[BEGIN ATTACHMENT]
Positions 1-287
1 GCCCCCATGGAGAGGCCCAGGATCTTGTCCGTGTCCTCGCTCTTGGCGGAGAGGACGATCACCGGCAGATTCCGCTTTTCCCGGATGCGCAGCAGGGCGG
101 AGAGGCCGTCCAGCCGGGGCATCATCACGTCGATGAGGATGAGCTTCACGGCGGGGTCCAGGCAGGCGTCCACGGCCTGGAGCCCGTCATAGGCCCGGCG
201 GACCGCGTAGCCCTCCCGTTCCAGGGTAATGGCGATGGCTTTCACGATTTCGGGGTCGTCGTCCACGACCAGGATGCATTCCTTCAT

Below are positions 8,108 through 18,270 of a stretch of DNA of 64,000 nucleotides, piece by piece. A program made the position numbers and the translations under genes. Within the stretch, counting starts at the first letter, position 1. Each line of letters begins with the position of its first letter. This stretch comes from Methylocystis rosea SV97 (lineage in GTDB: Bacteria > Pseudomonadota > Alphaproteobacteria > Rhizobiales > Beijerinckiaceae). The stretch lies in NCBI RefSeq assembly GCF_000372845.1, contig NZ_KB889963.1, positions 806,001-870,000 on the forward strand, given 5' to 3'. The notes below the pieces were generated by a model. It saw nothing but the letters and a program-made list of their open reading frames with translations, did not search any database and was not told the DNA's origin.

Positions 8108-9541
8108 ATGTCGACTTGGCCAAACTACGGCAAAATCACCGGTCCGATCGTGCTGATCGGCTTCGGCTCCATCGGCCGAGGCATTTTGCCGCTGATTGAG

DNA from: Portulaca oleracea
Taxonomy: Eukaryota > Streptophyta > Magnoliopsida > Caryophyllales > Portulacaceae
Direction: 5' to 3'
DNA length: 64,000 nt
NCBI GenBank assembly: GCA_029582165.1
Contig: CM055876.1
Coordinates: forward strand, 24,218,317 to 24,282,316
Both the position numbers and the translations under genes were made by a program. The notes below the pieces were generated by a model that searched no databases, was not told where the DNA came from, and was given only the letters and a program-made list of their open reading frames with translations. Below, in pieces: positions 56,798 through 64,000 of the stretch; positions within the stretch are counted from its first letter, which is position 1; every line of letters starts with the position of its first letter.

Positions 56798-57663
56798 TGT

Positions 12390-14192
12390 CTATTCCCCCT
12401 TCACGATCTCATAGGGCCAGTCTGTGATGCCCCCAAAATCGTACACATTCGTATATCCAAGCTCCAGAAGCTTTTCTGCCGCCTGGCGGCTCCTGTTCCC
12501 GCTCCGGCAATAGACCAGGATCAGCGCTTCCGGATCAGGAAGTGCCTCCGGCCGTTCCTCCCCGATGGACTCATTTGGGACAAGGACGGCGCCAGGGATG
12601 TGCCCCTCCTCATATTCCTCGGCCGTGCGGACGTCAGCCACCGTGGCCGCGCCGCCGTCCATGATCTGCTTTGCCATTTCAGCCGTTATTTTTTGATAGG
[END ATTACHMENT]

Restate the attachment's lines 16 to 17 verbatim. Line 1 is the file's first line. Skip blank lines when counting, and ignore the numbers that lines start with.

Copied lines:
Positions 56798-57663
56798 TGT